49 Russell Square, London, UK

Follow us:

NewsSlf lawyers NewsProtecting Your Digital Assets

June 8, 20160

The increase in the use of online mediums in our day to day lives coupled with the increasing focus on privacy legislation throughout Australia presents the apt question of – what happens to your digital assets when you die?

Most ‘run of the mill’ digital assets such as online banking accounts and share portfolios will be included in a will maker’s inventory list. Additionally, most major financial institutions will comply with an executor’s directives in the face of valid documentation, but with the ever growing portion of our lives existing in an online space, it can be crucial to deal with and manage those assets before its too late.

Examples of this can be seen where a next of kin or executor under a Will seeks to obtain account information from Facebook, Twitter or Instagram. In those circumstances, that person will invariably encounter a range of restrictions in relation to what information the service provider will release and in what capacity the next of kin/executor can access the deceased’s account. For example, Facebook will allow a next of kin/executor to either delete or ‘memorialize’ the deceased’s account whereas email provider Yahoo will simply close and delete an account once it becomes aware that the user has deceased.

In circumstances where a deceased person has an online account holding a monetary asset such as a PayPal, Bitcoin or even an online betting account, not only is it unlikely that the service provider will provide a third party with the account login details and passwords, but the terms and conditions of those service providers will almost certainly restrict any other person from using that account.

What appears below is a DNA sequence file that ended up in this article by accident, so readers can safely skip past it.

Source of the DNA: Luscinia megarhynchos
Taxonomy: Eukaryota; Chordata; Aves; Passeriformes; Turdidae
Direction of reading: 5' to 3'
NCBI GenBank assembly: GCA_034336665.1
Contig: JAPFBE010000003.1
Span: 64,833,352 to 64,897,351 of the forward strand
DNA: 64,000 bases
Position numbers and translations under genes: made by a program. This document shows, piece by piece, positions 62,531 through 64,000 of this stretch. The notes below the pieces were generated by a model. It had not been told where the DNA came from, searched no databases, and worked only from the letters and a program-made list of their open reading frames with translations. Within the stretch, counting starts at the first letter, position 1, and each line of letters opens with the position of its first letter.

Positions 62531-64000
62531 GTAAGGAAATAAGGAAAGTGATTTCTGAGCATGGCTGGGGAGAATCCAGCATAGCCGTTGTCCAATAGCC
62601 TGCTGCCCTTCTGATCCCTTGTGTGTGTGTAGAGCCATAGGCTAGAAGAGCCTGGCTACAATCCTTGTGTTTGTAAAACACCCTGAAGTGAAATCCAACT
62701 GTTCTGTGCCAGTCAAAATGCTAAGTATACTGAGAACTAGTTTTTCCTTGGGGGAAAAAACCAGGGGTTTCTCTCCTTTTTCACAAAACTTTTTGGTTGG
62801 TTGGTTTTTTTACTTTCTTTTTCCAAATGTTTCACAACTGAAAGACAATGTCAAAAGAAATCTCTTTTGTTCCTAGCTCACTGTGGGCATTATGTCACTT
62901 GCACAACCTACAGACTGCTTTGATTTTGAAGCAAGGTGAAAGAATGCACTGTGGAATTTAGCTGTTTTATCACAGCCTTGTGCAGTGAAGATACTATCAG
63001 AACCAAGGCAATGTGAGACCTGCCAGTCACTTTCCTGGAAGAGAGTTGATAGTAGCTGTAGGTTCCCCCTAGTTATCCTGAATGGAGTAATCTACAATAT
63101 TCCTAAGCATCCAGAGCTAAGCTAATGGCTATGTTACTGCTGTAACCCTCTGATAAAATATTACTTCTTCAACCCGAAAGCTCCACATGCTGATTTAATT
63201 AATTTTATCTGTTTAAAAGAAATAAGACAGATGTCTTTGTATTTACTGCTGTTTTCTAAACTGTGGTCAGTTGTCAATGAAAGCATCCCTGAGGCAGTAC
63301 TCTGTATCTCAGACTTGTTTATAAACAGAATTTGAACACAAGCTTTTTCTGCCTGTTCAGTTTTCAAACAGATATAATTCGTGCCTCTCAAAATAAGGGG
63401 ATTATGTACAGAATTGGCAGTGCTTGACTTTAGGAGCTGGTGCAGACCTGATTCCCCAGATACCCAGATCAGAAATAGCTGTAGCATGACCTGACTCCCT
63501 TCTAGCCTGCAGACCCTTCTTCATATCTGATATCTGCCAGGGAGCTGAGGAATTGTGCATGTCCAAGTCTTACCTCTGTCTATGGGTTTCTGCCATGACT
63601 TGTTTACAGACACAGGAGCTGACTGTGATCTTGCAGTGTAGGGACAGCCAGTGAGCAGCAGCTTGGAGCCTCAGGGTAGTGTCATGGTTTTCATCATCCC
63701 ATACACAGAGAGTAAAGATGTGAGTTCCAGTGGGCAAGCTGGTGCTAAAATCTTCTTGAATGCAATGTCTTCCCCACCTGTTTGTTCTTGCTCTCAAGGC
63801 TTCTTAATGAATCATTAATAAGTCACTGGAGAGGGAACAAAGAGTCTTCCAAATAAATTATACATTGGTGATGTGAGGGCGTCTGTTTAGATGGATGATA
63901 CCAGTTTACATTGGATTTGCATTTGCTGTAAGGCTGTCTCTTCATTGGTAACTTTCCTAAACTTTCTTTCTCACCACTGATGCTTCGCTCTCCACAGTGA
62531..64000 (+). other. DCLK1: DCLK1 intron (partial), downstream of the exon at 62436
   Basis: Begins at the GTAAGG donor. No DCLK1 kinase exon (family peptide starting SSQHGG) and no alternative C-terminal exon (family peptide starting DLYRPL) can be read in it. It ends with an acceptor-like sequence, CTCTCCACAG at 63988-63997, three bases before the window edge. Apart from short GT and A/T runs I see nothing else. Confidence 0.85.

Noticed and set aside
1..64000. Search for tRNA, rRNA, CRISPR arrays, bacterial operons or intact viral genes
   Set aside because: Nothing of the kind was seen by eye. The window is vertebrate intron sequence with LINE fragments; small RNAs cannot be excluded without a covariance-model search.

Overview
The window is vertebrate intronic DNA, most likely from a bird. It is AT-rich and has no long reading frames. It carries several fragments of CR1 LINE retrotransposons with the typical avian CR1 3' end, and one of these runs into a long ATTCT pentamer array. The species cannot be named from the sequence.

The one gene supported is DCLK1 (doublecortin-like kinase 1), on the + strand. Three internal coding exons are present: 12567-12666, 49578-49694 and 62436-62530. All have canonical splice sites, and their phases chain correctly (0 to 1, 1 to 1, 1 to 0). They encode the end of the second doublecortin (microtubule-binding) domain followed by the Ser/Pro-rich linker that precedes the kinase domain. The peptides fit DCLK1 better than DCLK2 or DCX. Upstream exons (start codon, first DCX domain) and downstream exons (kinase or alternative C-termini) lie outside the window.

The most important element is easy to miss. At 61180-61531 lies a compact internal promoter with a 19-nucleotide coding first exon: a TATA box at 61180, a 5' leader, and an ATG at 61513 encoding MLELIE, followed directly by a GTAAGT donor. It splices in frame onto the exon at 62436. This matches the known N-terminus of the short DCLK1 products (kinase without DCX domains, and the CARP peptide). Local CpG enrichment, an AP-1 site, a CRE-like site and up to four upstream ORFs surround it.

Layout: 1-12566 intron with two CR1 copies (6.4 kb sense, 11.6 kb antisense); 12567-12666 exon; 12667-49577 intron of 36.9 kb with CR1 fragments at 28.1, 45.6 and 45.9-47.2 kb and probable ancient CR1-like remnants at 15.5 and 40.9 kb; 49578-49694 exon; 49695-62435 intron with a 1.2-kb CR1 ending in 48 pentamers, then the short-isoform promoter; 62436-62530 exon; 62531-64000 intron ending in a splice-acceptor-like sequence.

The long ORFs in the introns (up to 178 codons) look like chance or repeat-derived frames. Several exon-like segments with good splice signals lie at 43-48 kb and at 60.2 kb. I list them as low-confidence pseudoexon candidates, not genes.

Despite these issues, there are a number of suitable solutions available to reduce the risk of being totally restricted from managing a deceased’s digital assets.

A preliminary solution to this issue can be achieved by keeping an up to date register of all of your online accounts.

Apps such as “Keeper” and “Password Keep” which are available on iPhone and Android can also be useful tools for keeping an online and up to date register of login details and passwords.

The second and most obvious solution is the inclusion of a digital asset clause in your Will and Power of Attorney. That clause can be drafted to direct the executor/attorney to undertake various actions in relation to online accounts in the event of a death. This is a precaution which we advise to all of our client’s making a Will, regardless of the value or number of their digital assets. Not only will this preserve the intentions of the Will maker, but it will also alleviate some of the guaranteed stress in an already emotional time.

If you wish to discuss digital asset management with the team at SLF Lawyers, or any other aspect of planning your estate, feel free to contact Mark Smith.

Leave a Reply

Your email address will not be published. Required fields are marked *